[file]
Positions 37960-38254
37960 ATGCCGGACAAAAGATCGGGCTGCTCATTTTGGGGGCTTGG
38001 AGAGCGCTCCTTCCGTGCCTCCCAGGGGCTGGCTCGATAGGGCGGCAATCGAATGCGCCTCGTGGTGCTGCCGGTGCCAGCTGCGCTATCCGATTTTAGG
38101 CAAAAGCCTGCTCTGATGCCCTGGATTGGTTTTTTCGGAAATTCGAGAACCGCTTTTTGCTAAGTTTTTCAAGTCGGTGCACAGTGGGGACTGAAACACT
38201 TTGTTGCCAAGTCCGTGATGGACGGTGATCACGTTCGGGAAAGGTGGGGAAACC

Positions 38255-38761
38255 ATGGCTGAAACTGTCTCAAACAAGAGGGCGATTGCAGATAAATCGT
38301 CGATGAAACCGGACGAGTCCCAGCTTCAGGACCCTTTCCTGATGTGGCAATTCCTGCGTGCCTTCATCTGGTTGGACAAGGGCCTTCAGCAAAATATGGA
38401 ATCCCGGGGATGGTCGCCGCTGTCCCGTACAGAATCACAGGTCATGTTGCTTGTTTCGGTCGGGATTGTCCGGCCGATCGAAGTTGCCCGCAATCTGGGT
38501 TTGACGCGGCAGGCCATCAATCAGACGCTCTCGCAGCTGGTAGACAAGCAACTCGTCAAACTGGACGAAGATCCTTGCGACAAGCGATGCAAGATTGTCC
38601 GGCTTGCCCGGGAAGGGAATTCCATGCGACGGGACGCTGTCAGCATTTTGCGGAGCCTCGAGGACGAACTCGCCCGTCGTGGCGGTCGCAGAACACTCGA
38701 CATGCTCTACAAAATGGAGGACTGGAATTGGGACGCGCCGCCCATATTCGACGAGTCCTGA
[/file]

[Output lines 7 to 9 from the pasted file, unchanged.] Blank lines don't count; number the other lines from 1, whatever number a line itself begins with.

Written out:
38255 ATGGCTGAAACTGTCTCAAACAAGAGGGCGATTGCAGATAAATCGT
38301 CGATGAAACCGGACGAGTCCCAGCTTCAGGACCCTTTCCTGATGTGGCAATTCCTGCGTGCCTTCATCTGGTTGGACAAGGGCCTTCAGCAAAATATGGA
38401 ATCCCGGGGATGGTCGCCGCTGTCCCGTACAGAATCACAGGTCATGTTGCTTGTTTCGGTCGGGATTGTCCGGCCGATCGAAGTTGCCCGCAATCTGGGT